Example 9: Orbital Speed of the Hubble Space Telescope
Determine the speed of the Hubble Space Telescope orbiting at a height of 598 km above the earth’s surface. Orbital radius r must be determined relative to the center of the earth. The radius of the earth is approximately 6.38*106m, r=6.98*106m

The orbital speed is

Global Positioning System(GPS)

Example 10: A Super-massive Black Hole
The Hubble Telescope has detected the light being emitted from different regions of galaxy M87. The black circle identifies the center of the galaxy. From the characteristics of this light, astronomers have determined an orbiting speed of 7.5*105m/s for matter located at a distance of 5.7*1017m from the center. Find the mass M of the object located at the galactic center.

Replacing ME with M =4.8*1039kg

The ratio of this incredibly large mass to the mass of our sun is (4.8*1039kg)/(2.0*1030kg)=2.4*109. Matter equivalent to 2.4 billion suns is located at the center of galaxy M87. The volume of space in which this matter is located contains relatively few visible star. There are strong evidences for the existence of a super-massive black hole. “black hole” tremendous mass prevents even light from escaping. The light that forms the image comes not from the black hole itself, but from matter that surrounds it.

Period T of a satellite is the time required for one orbital revolution.

Period is proportional to the three-halves power of the orbital radius is know as Kepler’s third law. (Johannes Kepler, ). Kepler’s third law also holds for elliptical orbits. “synchronous satellites”: orbital period is chosen to be one day, the time it takes for the earth to turn once about its axis. Satellites move around their orbits in a way that is synchronized with the rotation of the earth, appearing in fixed positions in the sky and can serve as “stationary”.

Example 11: The Orbital Radius for Synchronous Satellites
The period T of a synchronous satellite is one day. Find the distance r from the center of the earth and the height H of the satellite above the earth’s surface. The earth itself has a radius of 6.38*106m. T=8.64*104s

r = 4.23*107m H=4.23*107m-0.64*107m=3.59*107m (22300 mi)

Two satellites are placed in orbit, one about Mars and the other about Jupiter, such that the orbital speeds are the same. Mars has the smaller mass. Is the radius of the satellite in orbit about Mars less than, greater than, or equal to the radius of the satellite orbiting Jupiter? MMars ---smaller Since v is the same, M small -----r small. Less than.

Apparent Weightlessness and Artificial Gravity
The idea of life on board an orbiting satellite conjures up visions of astronauts floating around in a state of “weightlessness”

Conceptual Example 12: Apparent Weightlessness and Free-Fall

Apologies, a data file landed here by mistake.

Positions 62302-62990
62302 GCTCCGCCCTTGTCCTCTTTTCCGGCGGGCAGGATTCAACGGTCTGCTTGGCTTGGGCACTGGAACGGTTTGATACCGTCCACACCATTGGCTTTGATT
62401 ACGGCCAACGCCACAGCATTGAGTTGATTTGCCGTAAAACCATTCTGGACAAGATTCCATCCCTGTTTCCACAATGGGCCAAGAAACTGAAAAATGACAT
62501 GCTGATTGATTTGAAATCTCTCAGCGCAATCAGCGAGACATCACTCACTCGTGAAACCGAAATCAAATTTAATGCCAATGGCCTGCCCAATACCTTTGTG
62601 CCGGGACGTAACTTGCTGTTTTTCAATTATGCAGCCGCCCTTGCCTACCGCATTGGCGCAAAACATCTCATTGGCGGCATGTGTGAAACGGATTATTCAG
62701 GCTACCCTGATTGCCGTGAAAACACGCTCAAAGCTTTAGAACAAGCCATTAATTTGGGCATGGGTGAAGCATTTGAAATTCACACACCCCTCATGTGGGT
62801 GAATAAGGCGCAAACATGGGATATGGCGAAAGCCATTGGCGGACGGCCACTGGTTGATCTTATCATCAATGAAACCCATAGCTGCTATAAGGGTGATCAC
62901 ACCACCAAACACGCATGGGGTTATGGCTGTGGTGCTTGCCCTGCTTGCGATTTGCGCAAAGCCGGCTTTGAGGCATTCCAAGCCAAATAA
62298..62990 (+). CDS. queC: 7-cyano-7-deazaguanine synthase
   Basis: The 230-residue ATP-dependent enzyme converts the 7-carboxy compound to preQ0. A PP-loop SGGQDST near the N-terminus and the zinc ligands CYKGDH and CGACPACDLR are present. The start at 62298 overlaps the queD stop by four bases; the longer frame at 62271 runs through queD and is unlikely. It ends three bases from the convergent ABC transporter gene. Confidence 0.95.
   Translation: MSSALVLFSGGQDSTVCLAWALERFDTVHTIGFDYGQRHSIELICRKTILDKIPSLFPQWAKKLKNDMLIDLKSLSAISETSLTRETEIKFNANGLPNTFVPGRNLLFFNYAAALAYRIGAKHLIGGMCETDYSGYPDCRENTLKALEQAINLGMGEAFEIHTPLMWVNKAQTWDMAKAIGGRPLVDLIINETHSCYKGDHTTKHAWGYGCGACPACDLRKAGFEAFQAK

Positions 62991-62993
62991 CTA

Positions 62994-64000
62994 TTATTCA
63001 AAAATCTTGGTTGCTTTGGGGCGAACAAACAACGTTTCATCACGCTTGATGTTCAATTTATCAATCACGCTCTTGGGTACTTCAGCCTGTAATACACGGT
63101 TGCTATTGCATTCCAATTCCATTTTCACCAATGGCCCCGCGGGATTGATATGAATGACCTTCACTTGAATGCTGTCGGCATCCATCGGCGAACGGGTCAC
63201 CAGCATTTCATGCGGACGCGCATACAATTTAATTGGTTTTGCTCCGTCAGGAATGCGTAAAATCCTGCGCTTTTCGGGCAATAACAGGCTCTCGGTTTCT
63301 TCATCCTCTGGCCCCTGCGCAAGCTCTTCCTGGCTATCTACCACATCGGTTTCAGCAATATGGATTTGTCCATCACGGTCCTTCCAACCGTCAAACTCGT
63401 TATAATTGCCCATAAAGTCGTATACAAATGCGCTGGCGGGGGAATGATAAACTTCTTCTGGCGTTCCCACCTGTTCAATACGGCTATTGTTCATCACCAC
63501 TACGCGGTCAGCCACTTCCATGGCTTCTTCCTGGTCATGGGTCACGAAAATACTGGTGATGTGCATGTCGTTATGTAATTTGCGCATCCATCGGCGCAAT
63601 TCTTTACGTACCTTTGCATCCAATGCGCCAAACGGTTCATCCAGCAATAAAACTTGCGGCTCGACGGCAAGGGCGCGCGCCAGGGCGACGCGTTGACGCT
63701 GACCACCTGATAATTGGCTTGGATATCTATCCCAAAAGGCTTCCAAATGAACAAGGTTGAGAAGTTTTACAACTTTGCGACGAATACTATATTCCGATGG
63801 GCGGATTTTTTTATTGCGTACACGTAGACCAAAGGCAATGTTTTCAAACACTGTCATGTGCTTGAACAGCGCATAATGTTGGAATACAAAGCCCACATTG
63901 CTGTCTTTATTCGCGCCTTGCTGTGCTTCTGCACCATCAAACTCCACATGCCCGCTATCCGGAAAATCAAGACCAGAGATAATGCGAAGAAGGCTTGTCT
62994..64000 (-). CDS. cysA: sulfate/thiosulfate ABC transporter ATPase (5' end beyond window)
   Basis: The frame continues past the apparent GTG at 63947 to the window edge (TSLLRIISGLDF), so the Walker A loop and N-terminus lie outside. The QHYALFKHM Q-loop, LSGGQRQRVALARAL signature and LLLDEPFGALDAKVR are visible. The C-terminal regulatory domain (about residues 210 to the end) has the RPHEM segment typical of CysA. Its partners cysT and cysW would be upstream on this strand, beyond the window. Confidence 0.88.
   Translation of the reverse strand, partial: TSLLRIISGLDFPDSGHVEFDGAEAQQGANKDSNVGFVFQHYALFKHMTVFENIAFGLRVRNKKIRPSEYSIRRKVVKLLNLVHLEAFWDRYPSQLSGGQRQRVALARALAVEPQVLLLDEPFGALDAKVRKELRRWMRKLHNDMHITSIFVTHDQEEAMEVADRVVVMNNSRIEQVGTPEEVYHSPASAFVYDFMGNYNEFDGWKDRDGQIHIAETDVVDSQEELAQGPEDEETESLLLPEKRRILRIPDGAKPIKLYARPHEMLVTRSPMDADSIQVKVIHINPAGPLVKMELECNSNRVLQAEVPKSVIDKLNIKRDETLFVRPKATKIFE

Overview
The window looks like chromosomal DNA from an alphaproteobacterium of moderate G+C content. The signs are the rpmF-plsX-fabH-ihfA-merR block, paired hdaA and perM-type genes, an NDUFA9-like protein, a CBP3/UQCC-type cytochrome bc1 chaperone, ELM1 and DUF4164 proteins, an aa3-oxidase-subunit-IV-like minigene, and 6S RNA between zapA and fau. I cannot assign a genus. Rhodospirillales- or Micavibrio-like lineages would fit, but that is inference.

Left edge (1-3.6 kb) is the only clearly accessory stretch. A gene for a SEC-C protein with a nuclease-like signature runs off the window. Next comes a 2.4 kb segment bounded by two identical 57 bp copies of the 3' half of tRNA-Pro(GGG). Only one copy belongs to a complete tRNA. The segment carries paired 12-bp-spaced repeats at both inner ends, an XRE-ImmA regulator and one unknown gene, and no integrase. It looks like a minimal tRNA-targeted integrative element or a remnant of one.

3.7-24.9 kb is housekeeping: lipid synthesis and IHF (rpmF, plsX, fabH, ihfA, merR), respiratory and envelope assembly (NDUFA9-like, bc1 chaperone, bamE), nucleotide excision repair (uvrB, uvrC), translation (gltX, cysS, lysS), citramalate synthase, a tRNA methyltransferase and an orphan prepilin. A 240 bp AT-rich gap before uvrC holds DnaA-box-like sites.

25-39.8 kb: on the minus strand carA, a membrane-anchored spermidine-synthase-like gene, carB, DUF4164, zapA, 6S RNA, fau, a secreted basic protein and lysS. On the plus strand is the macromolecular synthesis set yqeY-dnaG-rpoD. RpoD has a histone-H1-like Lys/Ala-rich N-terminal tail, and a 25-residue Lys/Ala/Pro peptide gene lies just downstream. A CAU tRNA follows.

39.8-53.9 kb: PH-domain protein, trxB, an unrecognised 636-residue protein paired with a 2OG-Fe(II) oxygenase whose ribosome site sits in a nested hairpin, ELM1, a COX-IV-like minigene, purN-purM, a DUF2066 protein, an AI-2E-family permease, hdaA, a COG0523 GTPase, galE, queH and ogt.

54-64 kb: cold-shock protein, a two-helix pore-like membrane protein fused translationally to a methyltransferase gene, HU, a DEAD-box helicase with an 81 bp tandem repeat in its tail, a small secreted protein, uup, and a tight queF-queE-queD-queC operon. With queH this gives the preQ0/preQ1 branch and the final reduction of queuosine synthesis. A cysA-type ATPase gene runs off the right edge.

Objects in uniform circular motion continually accelerate or “fall” toward the center of the circle, in order to remain on the circular path. The only difference between the satellite and the elevator is that the satellite moves on a circle, so that its “falling” does not bring it closer to the earth. True weight is the gravitational force (F=GmME/r2) that the earth exerts on an object and is not zero.

Example 13: Artificial Gravity
At what speed must the surface of the space station (r=1700m) move in the figure, so that the astronaut at point P experiences a push on his feet that equals his earth weight?

FC=mv2/r Earth weight of the astronaut (mass=m) is mg. FC=mg=mv2/r

Example 14: A Rotating Space Laboratory
A space laboratory is rotating to create artificial gravity. Its period of rotation is chosen so the outer ring (r0=2150m) simulates the acceleration due to gravity on earth (9.80 m/s2). What should be the radius r1 of the inner ring, so it simulates the acceleration due to gravity on the surface of Mars (3.72 m/s2)? The outer ring (radius=r0) simulates gravity on earth, while the inner ring (radius=r1) simulates gravity on Mars

Centripetal acceleration: ac=v2/r,
speed v and radius r: T is the period of the motion. The laboratory is rigid. All points on a rigid object make one revolution in the same time. Both rings have the same period.

r1 = 816 m Inner ring Outer ring
Dividing the inner ring expression by the outer ring expression, r1 = 816 m

The acceleration due to gravity on the moon is one-sixth that on earth. Is the true weight of a person on the moon less than, greater than, or equal to the true weight of the same person on the earth? Is the apparent weight of a person in orbit about the moon less than, greater than, or equal to the apparent weight of the same person in orbit about the earth? (a) Less than (b) Equal to